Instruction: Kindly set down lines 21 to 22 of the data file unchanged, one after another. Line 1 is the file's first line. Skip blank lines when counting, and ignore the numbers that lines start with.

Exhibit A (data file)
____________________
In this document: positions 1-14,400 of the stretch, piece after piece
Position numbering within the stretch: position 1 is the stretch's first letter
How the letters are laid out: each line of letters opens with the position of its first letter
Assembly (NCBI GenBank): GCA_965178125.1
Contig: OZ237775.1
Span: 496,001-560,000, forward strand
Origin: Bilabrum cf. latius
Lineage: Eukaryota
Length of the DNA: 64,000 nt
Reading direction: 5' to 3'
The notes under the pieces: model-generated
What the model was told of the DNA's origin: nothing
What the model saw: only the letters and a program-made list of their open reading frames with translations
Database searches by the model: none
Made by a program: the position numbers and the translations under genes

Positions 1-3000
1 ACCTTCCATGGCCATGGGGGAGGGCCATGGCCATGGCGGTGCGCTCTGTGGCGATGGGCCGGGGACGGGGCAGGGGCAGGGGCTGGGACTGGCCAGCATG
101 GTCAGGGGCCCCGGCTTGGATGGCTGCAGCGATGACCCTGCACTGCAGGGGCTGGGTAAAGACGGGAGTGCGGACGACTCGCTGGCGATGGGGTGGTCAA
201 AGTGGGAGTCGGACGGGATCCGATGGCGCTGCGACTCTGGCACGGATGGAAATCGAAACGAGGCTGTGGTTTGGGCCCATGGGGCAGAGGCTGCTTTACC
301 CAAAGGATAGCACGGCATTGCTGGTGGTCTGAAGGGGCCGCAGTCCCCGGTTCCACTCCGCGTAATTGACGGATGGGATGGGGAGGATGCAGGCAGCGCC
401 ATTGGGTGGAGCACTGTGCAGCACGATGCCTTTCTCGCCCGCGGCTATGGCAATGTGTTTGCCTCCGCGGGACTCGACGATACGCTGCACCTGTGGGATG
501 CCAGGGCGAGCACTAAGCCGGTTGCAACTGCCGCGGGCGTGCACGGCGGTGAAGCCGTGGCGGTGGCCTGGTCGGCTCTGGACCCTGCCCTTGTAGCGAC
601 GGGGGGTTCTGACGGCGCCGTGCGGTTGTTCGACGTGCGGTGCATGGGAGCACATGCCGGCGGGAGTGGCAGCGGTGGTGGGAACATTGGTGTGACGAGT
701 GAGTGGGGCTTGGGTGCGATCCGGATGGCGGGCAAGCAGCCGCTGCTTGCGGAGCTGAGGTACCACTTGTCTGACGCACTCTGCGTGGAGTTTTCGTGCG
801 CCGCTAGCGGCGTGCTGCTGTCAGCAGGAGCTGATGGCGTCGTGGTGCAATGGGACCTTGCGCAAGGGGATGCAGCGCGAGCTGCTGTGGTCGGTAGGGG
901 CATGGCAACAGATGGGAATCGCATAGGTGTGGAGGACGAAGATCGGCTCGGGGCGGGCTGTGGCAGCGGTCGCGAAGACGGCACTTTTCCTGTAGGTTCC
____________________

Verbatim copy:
401 ATTGGGTGGAGCACTGTGCAGCACGATGCCTTTCTCGCCCGCGGCTATGGCAATGTGTTTGCCTCCGCGGGACTCGACGATACGCTGCACCTGTGGGATG
501 CCAGGGCGAGCACTAAGCCGGTTGCAACTGCCGCGGGCGTGCACGGCGGTGAAGCCGTGGCGGTGGCCTGGTCGGCTCTGGACCCTGCCCTTGTAGCGAC